Unfortunately, the beats aren’t as consistent as they’ve been in the past, instead of leveraging the slightly experimental nature of the album. Feid expresses bravado with his songwriting prowess, allowing the production to coast fluidly, but sometimes you can’t overcome some of its simplicities. “Lady Mi Amor” is too plain and suffers from being less than interesting after teasing something mystifyingly electric. Similarly, “Aguante” gives us these harmonious pianos and synths to start–when the drop occurs, the synths never change, keeping a consistent rhythm–later becoming more cumbersome to the simple but effective reggaeton beat. There’s modest consistency in that regard; it further leaves it up to Feid to stitch it all together. He couldn’t do so with “Normal,” another track with a less–than impressive beat but enjoyably pertinent lyricism. It makes you reflect on past work, notably the imbalance between excellent and meh. There’s a continuous show of highlights that you almost forget the aforementioned nothing burgers. Instead, you could be indulging in the vibrant “Belixe,” an EDM/Reggaeton hybrid that hits the right notes of sunset dance vibes. I know I’ll be.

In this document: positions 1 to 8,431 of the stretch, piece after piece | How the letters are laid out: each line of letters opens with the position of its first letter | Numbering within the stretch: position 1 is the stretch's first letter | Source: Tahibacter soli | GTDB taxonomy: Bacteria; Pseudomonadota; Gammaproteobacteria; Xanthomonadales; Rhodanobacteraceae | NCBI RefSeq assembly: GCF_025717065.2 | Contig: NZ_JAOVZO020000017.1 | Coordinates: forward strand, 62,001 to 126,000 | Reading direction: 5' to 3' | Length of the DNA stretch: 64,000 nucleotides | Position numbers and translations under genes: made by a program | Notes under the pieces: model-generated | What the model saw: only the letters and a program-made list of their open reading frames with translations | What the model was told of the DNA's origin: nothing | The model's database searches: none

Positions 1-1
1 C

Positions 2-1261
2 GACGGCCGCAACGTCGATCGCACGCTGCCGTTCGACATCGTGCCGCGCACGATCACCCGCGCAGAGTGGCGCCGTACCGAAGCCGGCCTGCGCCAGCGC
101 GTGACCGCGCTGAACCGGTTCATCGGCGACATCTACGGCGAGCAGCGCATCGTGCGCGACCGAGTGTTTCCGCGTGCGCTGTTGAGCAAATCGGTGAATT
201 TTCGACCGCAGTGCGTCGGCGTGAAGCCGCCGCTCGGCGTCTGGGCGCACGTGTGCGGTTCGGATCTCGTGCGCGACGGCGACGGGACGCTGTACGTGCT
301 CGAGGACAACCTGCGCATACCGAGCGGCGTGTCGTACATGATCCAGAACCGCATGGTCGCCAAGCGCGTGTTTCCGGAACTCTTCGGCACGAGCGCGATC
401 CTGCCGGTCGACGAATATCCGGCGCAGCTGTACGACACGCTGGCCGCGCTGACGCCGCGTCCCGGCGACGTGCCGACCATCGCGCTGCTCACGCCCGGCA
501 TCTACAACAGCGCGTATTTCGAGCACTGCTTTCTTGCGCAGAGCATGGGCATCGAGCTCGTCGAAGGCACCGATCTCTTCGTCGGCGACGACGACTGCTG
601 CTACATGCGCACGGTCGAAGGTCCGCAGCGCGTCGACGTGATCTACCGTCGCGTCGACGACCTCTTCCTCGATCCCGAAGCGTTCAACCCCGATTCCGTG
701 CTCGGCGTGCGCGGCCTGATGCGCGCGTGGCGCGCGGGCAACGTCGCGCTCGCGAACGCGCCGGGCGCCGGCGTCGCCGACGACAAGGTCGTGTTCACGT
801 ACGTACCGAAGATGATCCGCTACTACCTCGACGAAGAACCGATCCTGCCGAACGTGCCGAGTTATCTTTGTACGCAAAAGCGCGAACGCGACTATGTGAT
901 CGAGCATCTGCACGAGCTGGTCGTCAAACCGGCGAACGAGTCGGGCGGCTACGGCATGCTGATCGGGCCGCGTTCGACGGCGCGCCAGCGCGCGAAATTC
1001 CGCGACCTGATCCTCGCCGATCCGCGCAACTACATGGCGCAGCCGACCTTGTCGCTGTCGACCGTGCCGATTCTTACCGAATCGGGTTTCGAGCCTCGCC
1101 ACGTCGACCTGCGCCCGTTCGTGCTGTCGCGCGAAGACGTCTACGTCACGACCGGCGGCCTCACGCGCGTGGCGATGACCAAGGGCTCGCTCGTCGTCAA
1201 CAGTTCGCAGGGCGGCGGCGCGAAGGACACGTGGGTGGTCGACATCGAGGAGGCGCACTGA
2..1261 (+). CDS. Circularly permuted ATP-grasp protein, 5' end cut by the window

FELIZ CUMPLEAÑOS FERXXO TE PIRATEAMOS EL ÁLBUM is fun and whimsical, at times, transformative, but it isn’t the quality one would expect after his last album. But that isn’t to say it was a cluster of a mess. I found myself lost in the rhythm, letting it replay with ease, but as it rounds out, I would still rather revisit the colorful flurries we get on Inter Shibuya – La Mafia. It’s still a big recommendation from me if you’re eager to explore more of the Latin-Pop/Reggaeton world.

Rating: 7 out of 10.

Oliver Sim – Hideous Bastard: Review

It’s been five years since The xx dropped an album; however, that hasn’t stopped the flow of music from the respective members, whether it be singles or EPs, and so forth. Oliver Sim is next at-bat with his debut album, Hideous Bastard–it speaks volumes lyrically but is often faint as the production by Jamie xx doesn’t boast his Sim’s vocal abilities beyond a safe zone. It’s ominous and compelling, adding layers beneath slightly mundane synth patterns. Sim noted in an interview with Rolling Stone: “Two thirds in[to the process of creating Hideous Bastard], having a good idea of what the record was about, I realised I’d been circling around one of the things that has probably caused me the most fear and shame. My HIV status. I’ve been living with HIV since I was 17 and it’s played with how I’ve felt towards myself, and how I’ve assumed others have felt towards me, from that age and into my adult life.” The album is about growth through reflection and boasting Sim’s confidence to express himself fluidly without worrying about the stigmas that underline who he is and what he has–though, without consistent production, it begins to fluctuate in its effectiveness.